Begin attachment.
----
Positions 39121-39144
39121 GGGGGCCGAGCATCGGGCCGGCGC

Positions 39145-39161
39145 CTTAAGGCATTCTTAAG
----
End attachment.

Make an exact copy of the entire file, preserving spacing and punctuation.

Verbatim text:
Positions 39121-39144
39121 GGGGGCCGAGCATCGGGCCGGCGC

Positions 39145-39161
39145 CTTAAGGCATTCTTAAG